CMS Final Rule Outlining Home Health Conditions of Participation

Added on Jan 19, 2017

CMS Final Rule Outlining Home Health Conditions of Participation
Industry Edge January 2017

The Centers for Medicare & Medicaid Services (CMS) recently issued its final rule outlining the Medicare and Medicaid Conditions of Participation (CoPs) for home health agencies—the first revision CMS has made to the rule in more than 20 years. The new rule was long-expected after a draft proposal was introduced in late 2014.

Set to go into effect July 13, 2017, the new rule establishes minimum standards for home health agencies (HHAs) that want to serve Medicare and Medicaid beneficiaries, and includes requirements that CMS hopes will strengthen patient rights, encourage more effective communication between patients and caregivers and result in better outcomes reporting. The new CoPs are estimated to cost $293.3 million to implement in the first year and $290.1 million in subsequent years.

“Our priority is to ensure that Medicare and Medicaid beneficiaries who receive health services at home get the highest level of patient-centered care from home health agencies,” Dr. Kate Goodrich, CMS chief medical officer and director of the Center for Clinical Standards and Quality for CMS, said in a press release.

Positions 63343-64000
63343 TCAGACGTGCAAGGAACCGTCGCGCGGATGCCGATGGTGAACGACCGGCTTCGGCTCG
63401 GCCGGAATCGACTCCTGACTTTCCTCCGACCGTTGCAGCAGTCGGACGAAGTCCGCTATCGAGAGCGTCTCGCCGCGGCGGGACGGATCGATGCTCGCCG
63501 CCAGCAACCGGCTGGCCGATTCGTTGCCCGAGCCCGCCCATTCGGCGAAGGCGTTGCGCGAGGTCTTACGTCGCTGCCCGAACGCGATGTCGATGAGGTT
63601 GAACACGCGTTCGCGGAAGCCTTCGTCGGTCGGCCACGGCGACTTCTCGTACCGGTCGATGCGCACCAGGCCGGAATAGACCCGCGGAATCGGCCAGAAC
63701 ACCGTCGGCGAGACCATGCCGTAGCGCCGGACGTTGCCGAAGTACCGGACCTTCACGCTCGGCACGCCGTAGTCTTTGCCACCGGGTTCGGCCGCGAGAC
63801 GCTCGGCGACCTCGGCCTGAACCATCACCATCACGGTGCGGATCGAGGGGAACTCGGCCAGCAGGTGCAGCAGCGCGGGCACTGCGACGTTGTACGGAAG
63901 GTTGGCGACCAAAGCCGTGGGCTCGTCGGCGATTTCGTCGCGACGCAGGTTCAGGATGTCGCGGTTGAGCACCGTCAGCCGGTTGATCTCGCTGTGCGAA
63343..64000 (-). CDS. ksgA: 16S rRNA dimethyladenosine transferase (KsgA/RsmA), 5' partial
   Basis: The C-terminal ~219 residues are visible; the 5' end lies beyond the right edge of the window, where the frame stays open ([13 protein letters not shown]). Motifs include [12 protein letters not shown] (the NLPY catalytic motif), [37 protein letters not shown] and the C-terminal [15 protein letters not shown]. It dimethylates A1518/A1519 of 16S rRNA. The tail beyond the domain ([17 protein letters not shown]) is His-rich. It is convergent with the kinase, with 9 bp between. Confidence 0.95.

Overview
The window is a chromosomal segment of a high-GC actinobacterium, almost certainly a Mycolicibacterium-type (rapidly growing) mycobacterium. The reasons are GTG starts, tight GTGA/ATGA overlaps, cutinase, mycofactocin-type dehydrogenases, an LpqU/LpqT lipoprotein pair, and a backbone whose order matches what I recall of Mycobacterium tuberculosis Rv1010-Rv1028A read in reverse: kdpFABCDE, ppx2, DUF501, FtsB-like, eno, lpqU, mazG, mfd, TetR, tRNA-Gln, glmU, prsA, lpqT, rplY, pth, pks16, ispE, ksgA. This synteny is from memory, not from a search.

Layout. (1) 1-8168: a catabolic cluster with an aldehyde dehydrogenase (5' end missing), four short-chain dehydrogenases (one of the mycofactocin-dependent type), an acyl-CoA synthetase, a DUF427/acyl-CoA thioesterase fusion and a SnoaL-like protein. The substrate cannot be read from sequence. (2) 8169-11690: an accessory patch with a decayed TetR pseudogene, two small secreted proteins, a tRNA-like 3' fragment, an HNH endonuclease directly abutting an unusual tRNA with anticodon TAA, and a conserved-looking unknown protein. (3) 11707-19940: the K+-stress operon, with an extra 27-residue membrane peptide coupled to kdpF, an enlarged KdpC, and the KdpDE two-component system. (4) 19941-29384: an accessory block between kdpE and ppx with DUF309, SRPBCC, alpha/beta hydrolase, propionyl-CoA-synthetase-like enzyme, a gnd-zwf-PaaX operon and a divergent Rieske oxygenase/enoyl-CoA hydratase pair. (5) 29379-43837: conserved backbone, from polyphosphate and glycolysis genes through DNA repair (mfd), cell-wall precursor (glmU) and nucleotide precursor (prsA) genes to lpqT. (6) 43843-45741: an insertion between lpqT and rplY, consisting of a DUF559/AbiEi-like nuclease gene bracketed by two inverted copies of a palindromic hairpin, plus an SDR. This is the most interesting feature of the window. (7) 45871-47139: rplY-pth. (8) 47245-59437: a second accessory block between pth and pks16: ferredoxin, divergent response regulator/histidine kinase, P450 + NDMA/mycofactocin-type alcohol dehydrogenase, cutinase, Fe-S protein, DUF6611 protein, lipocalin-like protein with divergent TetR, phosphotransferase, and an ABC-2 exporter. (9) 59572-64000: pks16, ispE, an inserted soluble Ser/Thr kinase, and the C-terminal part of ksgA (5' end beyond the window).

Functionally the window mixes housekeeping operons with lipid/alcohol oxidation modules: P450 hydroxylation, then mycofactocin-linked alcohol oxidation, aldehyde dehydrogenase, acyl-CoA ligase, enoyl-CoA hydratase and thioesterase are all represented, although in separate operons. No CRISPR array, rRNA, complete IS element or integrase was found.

The final rule requires that HHAs provide
  • A comprehensive patient rights condition of participation that clearly enumerates the rights of HHA patients and the steps that must be taken to ensure those rights
  • An expanded comprehensive patient assessment requirement that focuses on all aspects of patient well-being
  • Written information to patients and caregivers about upcoming visits, medication instructions, treatments administered, instructions for care that the patient and caregivers perform and the name and contact information of an HHA clinical manager
  • An integrated communication system that ensures that patient needs are identified and addressed, care is coordinated among all disciplines and there is active communication between the HHA and the patient’s physician(s)
  • A data-driven, agency-wide quality assessment and performance improvement (QAPI) program that continually evaluates and improves agency care for all patients at all times
  • An infection prevention and control plan that focuses on the use of standard infection control practices as well as patient/caregiver education and teaching

Further, under an expanded patient care coordination requirement, the rule states that a licensed clinician must be responsible for all patient care services, such as coordinating referrals and ensuring that plans of care meet each patient’s needs at all times. The rule also includes a streamlined skilled professional services requirement that focuses on appropriate patient care activities and supervision across all disciplines, new personnel qualifications for HHA administrators and clinical managers, and revisions to simplify the organizational structure of HHAs while continuing to allow parent agencies and their branches.